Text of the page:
|Chesapeake College (Wye Mills)||Radiography||Associate of Applied Science||24 months||100%||95%||100%|
|Community College of Baltimore County (Baltimore)||Radiography||Associate of Applied Science||22 months||86.20%||95.30%||100%|
|Community College of Baltimore County (Baltimore)||Radiation Therapy||Associate of Applied Science||21 months||77%||87%||96%|
|Fortis College (Landover)||Radiography||Associate of Science||24 months||57%||0%||0%|
|Hagerstown Community College (Hagerstown)||Radiography||Associate of Applied Science||24 months||72%||92%||92%|
|Howard Community College (Columbia)||Radiography||Associate of Applied Science||24 months||94.70%||97%||100%|
|Montgomery College (Takoma Park)||Radiography||Associate of Applied Science||24 months||73%||100%||100%|
|Prince George’s Community College (Largo)||Radiography||Associate of Applied Science||19 months||86%||88%||97%|
|The Johns Hopkins Hospital (Baltimore)||Radiography||Certificate||18 months||81.3%||98.3%||100%|
|University of Maryland Medical Center (Baltimore)||Medical Dosimetry||Certificate||12 months||100%||100%||100%|
|Washington Adventist University (Takoma Park)||Radiography||Associate of Applied Science||23 months||90%||0%||0%|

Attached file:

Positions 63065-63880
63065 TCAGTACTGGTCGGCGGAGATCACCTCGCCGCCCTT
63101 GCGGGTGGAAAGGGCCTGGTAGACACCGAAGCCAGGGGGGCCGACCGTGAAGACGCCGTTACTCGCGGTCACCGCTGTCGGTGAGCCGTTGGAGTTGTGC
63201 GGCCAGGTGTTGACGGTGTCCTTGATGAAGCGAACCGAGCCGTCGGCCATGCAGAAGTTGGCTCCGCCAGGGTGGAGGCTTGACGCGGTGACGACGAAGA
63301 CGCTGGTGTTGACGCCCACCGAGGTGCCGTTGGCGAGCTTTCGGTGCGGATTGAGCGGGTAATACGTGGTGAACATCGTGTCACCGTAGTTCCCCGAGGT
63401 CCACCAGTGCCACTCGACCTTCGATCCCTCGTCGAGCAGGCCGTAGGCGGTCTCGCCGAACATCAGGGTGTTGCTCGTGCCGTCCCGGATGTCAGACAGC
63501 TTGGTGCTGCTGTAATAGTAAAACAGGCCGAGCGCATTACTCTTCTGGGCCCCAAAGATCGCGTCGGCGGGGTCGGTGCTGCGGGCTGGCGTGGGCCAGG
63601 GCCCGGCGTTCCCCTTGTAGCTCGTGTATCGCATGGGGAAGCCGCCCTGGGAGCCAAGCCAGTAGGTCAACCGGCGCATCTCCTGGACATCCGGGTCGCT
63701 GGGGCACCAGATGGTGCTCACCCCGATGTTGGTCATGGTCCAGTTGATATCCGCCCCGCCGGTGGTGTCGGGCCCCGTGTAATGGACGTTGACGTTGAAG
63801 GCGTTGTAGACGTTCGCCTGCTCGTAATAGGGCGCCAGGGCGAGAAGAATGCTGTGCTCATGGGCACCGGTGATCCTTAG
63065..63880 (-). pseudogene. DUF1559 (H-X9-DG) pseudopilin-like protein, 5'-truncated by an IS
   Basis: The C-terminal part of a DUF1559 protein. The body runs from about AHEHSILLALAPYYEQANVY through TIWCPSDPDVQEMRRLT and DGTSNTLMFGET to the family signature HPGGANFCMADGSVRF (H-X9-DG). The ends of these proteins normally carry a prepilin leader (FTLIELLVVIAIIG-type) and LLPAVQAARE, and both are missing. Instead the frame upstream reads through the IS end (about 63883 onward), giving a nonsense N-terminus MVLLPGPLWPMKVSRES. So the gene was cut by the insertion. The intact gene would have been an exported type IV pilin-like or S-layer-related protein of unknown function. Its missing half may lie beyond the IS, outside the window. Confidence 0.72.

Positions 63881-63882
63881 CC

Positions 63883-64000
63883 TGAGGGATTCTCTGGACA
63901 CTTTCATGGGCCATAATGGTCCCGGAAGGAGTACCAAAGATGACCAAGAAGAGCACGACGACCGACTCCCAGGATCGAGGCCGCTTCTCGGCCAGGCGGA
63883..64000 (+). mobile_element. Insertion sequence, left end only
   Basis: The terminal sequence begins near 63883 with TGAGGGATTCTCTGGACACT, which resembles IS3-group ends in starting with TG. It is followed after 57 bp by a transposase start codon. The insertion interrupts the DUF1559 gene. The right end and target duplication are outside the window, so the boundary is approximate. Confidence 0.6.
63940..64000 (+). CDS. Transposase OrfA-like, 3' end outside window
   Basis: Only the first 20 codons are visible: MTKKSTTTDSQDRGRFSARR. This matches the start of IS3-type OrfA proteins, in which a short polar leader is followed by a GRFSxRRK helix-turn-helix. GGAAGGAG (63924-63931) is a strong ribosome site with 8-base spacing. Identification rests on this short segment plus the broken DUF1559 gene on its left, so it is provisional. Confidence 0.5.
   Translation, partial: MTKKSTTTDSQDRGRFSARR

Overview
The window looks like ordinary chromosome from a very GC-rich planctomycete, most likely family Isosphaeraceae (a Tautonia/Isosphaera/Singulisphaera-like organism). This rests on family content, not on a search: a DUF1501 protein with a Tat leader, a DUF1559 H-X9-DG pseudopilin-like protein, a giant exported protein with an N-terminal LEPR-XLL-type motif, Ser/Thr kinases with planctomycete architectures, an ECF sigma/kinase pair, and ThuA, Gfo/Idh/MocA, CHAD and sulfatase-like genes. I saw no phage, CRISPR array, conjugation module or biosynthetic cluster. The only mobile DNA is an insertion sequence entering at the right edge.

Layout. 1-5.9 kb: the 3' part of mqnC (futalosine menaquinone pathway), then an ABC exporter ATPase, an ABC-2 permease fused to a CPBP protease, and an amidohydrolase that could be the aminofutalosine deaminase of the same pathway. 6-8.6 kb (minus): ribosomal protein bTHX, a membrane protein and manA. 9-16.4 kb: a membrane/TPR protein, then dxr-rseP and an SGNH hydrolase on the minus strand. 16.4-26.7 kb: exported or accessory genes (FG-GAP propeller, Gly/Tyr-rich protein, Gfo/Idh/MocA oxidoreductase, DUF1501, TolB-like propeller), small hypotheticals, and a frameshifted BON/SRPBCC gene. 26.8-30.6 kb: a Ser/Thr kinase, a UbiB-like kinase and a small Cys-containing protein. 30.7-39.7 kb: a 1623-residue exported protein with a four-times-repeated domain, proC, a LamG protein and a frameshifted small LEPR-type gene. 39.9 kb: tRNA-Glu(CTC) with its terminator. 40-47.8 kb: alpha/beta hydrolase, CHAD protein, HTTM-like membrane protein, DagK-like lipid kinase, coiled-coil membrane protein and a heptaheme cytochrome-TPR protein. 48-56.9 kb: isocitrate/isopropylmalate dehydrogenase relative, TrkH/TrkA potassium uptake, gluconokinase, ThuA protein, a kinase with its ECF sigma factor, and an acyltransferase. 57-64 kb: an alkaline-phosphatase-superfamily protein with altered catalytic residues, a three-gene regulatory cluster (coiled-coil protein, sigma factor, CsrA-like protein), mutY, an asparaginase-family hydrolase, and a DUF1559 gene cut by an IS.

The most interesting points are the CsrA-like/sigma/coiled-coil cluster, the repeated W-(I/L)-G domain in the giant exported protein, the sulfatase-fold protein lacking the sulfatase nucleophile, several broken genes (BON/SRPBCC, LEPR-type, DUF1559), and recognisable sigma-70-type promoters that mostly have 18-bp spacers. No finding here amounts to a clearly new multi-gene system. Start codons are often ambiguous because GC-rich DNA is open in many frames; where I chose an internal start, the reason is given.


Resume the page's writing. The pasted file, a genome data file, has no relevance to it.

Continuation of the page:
|Wor-Wic Community College (Salisbury)||Radiography||Associate of Applied Science||22 months||45%||100%||98%|
*Data retrieved on Sept. 2, 2020. Changes may occur when new information comes in.
Anne Arundel Community College
Anne Arundel Community College offers an Associate of Applied Science (AAS) degree in radiologic technology, which requires 67 credits.
This two-year radiography program consists of on-campus coursework, labs, and clinical rotations at local hospitals and medical facilities.
Before beginning the radiology technology program, the required general education courses must be completed. They usually take an additional year of study.
The coursework covers radiographic procedures, imaging equipment maintenance and operation, radiation protection and biology, and patient management techniques.